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United States Department of Agriculture

Agricultural Research Service

Research Project: IMPROVING BIOCHEMICAL PROCESSES FOR THE PRODUCTION OF SUSTAINABLE FUELS AND CHEMICALS

Location: Renewable Product Technology Research Unit

Title: Purification and characterization of arabinofuranosidase from the corn endophyte Acremonium zeae

Authors
item Bischoff, Kenneth
item DE Rezende, Sebastiao -
item Larson, Troy
item Liu, Siqing
item Hughes, Stephen
item Rich, Joseph

Submitted to: Biotechnology Letters
Publication Type: Peer Reviewed Journal
Publication Acceptance Date: May 27, 2011
Publication Date: June 14, 2011
Repository URL: http://hdl.handle.net/10113/50379
Citation: Bischoff, K.M., De Rezende, S.T., Larson, T.M., Liu, S., Hughes, S.R., Rich, J.O. 2011. Purification and characterization of arabinofuranosidase from the corn endophyte Acremonium zeae. Biotechnology Letters. 33(10):2013-2018. DOI: 10.1007/s10529-011-0658-9.

Interpretive Summary: In this research we discovered two enzymes that are involved in releasing sugar from lignocellulosic biomass. New enzymes that can degrade cellulose and hemicellulose are needed to help overcome some of the technical barriers to using agricultural residues as feedstocks for fuel ethanol production. Acremonium zeae is a fungus that was found to produce two forms of an arabinofuranosidase enzyme. A mixture of both forms of the enzyme could release high percentages of the sugars arabinose and xylose from corn fiber and wheat hemicellulose. Results will be valuable to researchers developing new enzymes to serve as biocatalysts in the conversion of agricultural residues to fermentable sugars.

Technical Abstract: Acremonium zeae, one of the most prevalent fungal colonists of preharvest corn, possesses a suite of hemicellulolytic activities including xylanase, xylosidase, and arabinofuranosidase. In the present study, two enzymes with arabinofuranosidase activity were purified from cell-free culture supernatants of A. zeae grown on oat spelt xylan. A 47 kDa enzyme (AF47) was optimally active at 37°C and pH 6.0, and had a specific activity for 4-nitrophenyl-alpha-L-arabinofuranoside (4NPA) of 6.2 U/mg. A 30 kDa enzyme (AF30) was optimally active at 50°C and pH 4.5, and had a specific activity for 4NPA of 12.4 U/mg. AF47 was capable of hydrolyzing 4-nitrophenyl-beta-D-xylopyranoside, 4-nitrophenyl-beta-D-glucopyranoside, and 4-nitrophenyl-beta-D-cellobioside, as well as producing reducing sugar from corn fiber, wheat, and oat spelt arabinoxylan. AF30 had little detectable activity on the 4-nitrophenyl substrates, except for 4NPA, but activity on arabinoxylans from corn fiber, wheat, and oat spelt was at least 7-fold higher than AF47, with specific activities of 109, 358, and 153 U/mg, respectively. A combination of the two enzymes released 61% and 88% of the total arabinose from corn fiber and wheat arabinoxylans. The arabinofuranosidases produced by A. zeae may have industrial application for the enzymatic hydrolysis of recalcitrant lignocellulosic feedstocks such as corn fiber and wheat straw.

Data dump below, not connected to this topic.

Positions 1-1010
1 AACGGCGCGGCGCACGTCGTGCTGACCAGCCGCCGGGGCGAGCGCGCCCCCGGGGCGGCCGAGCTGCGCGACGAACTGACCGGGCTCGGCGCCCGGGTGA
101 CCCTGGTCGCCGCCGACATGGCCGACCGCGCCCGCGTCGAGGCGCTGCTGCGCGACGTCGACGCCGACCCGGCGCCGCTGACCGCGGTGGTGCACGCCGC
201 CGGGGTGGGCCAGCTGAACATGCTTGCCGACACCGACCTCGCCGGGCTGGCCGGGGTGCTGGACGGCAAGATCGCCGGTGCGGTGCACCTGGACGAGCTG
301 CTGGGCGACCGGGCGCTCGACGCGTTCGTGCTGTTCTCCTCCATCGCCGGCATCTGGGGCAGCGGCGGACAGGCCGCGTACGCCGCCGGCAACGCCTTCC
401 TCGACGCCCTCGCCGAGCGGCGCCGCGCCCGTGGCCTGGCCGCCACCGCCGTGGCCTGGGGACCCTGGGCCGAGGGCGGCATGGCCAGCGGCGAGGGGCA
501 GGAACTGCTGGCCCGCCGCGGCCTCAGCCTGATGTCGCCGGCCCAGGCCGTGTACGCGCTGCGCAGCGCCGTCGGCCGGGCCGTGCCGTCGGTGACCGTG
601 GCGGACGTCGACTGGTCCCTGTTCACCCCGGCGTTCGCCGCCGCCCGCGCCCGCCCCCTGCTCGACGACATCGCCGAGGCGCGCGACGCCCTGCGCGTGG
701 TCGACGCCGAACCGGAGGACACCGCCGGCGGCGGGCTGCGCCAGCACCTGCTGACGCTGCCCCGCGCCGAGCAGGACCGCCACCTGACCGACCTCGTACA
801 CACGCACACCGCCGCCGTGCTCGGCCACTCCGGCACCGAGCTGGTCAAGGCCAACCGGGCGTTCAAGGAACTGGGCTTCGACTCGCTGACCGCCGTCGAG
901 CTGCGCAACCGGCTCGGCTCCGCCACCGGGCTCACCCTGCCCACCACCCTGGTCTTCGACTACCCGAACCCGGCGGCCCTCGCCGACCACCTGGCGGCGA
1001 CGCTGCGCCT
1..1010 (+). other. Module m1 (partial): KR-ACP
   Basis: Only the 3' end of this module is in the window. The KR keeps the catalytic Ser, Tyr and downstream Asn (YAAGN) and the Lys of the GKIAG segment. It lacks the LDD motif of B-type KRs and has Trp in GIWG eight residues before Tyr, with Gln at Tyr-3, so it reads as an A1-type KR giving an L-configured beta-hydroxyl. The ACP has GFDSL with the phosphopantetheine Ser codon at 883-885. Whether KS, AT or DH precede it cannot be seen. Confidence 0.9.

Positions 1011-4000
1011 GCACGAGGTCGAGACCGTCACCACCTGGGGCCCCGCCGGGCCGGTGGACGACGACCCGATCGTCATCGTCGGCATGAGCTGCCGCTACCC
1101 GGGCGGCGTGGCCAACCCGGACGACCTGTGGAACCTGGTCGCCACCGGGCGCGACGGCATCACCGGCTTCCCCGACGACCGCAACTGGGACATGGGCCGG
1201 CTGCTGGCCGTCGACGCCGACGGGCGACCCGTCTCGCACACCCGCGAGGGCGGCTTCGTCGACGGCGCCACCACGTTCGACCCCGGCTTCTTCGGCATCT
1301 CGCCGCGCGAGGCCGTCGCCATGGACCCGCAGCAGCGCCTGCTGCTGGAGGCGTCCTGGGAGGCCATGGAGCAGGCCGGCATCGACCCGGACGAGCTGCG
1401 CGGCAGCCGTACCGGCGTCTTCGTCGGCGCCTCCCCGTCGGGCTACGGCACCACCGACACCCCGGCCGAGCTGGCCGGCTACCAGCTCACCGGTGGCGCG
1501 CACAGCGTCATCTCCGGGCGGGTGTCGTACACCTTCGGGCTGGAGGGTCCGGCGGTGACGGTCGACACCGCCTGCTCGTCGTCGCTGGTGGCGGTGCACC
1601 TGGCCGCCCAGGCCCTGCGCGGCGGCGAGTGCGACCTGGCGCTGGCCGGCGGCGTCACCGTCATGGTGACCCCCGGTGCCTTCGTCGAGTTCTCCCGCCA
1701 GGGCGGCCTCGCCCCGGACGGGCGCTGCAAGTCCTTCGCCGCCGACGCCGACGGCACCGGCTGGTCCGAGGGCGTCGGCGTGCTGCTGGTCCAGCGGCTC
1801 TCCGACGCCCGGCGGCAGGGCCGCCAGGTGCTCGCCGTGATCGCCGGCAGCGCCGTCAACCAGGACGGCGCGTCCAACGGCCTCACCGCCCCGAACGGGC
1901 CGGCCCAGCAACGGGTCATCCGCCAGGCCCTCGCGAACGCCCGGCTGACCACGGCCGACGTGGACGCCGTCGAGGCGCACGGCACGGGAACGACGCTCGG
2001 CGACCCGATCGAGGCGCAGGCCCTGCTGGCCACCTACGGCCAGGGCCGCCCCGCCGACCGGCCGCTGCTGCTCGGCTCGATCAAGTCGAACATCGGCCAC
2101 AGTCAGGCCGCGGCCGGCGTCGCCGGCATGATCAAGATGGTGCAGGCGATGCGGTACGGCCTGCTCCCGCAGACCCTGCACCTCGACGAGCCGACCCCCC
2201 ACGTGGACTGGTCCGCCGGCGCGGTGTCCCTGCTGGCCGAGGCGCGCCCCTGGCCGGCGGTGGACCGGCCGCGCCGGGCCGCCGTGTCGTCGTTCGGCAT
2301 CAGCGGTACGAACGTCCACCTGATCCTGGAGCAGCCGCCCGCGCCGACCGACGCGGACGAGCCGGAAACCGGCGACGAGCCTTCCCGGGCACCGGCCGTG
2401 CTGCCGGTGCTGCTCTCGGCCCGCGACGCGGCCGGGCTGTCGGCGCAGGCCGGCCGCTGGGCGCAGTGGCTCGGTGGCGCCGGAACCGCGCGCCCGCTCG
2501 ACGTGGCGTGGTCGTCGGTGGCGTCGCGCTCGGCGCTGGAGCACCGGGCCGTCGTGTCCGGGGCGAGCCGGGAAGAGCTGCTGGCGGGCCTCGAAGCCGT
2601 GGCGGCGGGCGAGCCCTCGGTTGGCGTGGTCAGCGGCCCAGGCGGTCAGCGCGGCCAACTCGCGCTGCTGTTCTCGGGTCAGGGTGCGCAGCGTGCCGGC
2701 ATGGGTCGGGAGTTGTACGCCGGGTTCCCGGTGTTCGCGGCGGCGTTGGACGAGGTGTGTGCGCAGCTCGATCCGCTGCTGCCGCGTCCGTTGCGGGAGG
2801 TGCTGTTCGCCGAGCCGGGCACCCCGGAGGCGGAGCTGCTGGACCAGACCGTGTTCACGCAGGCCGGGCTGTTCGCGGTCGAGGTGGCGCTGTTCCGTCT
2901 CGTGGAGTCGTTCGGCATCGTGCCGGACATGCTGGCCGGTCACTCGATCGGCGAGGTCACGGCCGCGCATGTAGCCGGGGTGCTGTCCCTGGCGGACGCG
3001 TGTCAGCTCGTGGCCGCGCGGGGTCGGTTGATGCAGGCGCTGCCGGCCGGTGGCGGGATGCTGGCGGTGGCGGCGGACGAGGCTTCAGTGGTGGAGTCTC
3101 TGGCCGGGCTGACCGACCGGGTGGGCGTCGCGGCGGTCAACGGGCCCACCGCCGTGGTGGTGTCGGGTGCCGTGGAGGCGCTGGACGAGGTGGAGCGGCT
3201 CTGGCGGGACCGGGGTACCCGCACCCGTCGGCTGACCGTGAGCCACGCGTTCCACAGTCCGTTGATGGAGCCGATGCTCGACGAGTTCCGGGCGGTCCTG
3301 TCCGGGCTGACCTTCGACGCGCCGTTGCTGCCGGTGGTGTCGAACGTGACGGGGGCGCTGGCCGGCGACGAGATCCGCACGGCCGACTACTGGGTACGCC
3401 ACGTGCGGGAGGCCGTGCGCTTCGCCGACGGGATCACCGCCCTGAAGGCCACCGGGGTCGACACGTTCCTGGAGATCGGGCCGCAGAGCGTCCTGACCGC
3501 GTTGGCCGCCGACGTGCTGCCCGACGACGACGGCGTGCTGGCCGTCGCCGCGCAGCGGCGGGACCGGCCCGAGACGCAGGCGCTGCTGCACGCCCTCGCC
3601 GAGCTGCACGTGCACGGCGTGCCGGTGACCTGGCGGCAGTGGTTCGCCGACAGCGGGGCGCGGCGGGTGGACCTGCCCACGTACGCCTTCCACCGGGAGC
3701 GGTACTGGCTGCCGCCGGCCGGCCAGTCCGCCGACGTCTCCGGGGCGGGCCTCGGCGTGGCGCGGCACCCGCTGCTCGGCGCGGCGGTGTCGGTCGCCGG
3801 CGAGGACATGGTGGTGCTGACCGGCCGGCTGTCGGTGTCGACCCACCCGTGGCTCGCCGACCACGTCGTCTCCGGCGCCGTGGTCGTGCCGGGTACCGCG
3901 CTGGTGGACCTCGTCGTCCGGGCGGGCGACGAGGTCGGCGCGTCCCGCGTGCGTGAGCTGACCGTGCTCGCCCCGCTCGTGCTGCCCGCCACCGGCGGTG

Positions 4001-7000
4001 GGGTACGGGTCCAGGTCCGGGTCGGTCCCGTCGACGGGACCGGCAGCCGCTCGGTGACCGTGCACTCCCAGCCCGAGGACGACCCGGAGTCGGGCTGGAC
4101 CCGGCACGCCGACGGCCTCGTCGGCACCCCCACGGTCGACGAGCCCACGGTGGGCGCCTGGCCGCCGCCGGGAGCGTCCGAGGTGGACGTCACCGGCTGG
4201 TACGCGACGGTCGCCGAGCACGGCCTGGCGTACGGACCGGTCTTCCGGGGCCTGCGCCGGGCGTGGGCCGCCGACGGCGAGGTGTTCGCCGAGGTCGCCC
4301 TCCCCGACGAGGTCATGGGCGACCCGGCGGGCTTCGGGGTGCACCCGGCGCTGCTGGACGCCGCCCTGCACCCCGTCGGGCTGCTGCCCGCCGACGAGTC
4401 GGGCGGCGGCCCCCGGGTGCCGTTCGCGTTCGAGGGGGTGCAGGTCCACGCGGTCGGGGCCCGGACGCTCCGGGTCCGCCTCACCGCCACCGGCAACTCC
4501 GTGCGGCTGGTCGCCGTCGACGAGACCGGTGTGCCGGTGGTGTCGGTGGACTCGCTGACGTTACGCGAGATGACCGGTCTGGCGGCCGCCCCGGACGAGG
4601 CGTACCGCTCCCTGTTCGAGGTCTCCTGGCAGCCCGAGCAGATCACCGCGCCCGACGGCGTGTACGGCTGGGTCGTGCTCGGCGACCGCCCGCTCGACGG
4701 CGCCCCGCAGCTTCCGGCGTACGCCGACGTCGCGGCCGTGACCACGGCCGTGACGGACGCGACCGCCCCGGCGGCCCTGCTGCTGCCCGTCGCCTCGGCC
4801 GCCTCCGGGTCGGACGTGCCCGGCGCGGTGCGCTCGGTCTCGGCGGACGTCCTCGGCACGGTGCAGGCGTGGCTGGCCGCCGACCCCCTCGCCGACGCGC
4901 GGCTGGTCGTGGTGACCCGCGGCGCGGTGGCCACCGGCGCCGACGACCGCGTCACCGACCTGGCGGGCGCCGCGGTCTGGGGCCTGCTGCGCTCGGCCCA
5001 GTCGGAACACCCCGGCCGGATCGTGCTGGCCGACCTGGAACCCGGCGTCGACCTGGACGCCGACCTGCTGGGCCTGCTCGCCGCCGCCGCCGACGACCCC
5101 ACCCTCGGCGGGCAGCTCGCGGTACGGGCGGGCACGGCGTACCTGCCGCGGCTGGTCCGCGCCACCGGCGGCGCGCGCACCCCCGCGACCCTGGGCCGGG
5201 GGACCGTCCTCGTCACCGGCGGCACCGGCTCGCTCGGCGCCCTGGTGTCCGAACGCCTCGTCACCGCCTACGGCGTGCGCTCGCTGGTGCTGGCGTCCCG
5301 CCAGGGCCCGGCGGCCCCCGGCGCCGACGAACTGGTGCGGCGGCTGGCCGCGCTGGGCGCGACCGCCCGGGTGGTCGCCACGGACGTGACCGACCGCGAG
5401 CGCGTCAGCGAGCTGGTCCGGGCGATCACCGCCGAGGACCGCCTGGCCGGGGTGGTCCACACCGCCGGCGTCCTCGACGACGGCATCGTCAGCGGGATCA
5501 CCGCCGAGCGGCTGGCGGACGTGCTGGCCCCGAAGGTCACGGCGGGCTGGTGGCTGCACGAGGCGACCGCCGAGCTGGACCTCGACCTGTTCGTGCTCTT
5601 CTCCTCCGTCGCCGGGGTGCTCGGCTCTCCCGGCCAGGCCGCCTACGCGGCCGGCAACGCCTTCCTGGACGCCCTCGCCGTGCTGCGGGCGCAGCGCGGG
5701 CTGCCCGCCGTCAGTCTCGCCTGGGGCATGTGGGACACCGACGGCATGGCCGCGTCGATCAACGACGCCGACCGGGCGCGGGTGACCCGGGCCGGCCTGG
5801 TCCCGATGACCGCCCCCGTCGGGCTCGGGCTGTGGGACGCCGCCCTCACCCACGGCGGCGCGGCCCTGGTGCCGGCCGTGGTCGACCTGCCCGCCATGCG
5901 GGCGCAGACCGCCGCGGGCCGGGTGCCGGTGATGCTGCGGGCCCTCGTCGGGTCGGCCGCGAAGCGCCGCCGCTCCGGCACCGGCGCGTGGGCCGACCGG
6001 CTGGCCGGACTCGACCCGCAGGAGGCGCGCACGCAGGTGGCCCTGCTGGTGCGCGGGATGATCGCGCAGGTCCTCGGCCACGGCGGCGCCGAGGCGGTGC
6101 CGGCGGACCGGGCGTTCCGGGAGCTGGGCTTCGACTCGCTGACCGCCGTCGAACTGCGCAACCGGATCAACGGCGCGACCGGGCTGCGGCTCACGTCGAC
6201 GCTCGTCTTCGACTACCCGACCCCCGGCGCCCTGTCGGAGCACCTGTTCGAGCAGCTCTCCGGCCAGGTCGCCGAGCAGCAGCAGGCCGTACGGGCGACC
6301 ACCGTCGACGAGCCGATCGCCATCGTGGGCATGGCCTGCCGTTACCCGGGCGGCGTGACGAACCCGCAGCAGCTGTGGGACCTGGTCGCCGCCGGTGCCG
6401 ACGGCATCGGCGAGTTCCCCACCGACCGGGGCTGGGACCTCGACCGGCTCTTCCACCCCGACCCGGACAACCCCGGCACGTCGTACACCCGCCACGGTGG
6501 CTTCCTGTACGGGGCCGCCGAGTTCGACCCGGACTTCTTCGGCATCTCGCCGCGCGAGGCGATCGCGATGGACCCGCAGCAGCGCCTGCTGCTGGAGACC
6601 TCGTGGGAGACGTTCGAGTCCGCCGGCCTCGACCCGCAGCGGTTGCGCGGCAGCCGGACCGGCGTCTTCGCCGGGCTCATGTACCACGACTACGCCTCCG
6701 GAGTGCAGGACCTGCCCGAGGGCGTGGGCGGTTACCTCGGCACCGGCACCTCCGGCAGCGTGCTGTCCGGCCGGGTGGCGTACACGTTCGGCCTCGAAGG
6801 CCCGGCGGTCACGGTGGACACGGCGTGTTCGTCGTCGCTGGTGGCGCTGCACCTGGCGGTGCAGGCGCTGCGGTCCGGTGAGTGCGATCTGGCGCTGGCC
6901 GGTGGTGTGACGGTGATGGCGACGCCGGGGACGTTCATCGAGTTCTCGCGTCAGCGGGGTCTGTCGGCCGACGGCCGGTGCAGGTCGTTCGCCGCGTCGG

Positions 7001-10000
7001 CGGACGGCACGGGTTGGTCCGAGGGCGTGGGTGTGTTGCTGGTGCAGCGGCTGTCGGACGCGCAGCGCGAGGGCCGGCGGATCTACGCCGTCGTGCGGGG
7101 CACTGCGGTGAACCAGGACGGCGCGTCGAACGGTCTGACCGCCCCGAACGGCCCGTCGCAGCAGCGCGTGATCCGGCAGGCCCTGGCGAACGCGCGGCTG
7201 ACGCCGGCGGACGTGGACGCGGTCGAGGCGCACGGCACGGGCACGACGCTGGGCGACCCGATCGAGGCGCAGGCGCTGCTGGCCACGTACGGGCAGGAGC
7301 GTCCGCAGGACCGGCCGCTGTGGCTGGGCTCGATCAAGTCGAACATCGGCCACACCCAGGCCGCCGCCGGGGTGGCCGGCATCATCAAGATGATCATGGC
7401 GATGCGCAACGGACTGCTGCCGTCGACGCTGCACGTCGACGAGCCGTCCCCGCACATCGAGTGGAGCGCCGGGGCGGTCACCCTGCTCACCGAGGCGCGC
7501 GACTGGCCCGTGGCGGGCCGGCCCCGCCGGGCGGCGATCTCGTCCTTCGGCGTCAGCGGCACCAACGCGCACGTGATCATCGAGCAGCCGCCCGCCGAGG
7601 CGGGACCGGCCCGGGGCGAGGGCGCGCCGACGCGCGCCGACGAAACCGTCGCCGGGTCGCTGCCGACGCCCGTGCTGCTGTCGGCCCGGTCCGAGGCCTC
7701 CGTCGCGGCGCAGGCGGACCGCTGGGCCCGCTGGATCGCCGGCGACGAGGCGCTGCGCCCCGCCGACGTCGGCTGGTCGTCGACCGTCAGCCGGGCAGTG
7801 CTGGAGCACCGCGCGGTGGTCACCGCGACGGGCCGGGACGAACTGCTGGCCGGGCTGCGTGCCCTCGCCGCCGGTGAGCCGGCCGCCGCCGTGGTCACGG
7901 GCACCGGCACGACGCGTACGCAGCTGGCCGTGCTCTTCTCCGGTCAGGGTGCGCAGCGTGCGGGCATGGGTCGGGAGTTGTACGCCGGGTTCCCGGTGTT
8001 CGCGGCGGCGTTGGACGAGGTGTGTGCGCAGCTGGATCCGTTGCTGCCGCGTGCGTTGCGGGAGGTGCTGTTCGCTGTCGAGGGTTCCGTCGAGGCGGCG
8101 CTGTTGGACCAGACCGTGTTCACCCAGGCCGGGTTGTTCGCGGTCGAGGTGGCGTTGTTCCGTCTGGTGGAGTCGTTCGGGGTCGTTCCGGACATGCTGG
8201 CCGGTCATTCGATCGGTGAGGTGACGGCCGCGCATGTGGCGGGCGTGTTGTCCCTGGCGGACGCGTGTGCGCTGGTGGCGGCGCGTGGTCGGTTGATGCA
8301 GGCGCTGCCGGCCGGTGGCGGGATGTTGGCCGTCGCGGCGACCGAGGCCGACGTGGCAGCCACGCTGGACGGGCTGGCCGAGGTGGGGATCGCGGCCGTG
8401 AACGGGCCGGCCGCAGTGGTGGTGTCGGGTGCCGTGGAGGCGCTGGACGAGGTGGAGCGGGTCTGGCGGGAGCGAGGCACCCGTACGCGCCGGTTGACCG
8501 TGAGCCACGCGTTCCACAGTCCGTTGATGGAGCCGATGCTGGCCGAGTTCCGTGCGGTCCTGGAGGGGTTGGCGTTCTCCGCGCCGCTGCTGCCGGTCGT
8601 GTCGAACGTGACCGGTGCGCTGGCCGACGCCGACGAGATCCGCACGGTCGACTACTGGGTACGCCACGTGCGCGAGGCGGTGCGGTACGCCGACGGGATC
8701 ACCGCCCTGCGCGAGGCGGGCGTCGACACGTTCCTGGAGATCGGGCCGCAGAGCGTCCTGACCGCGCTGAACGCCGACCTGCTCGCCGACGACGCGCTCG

Last Modified: 11/28/2014
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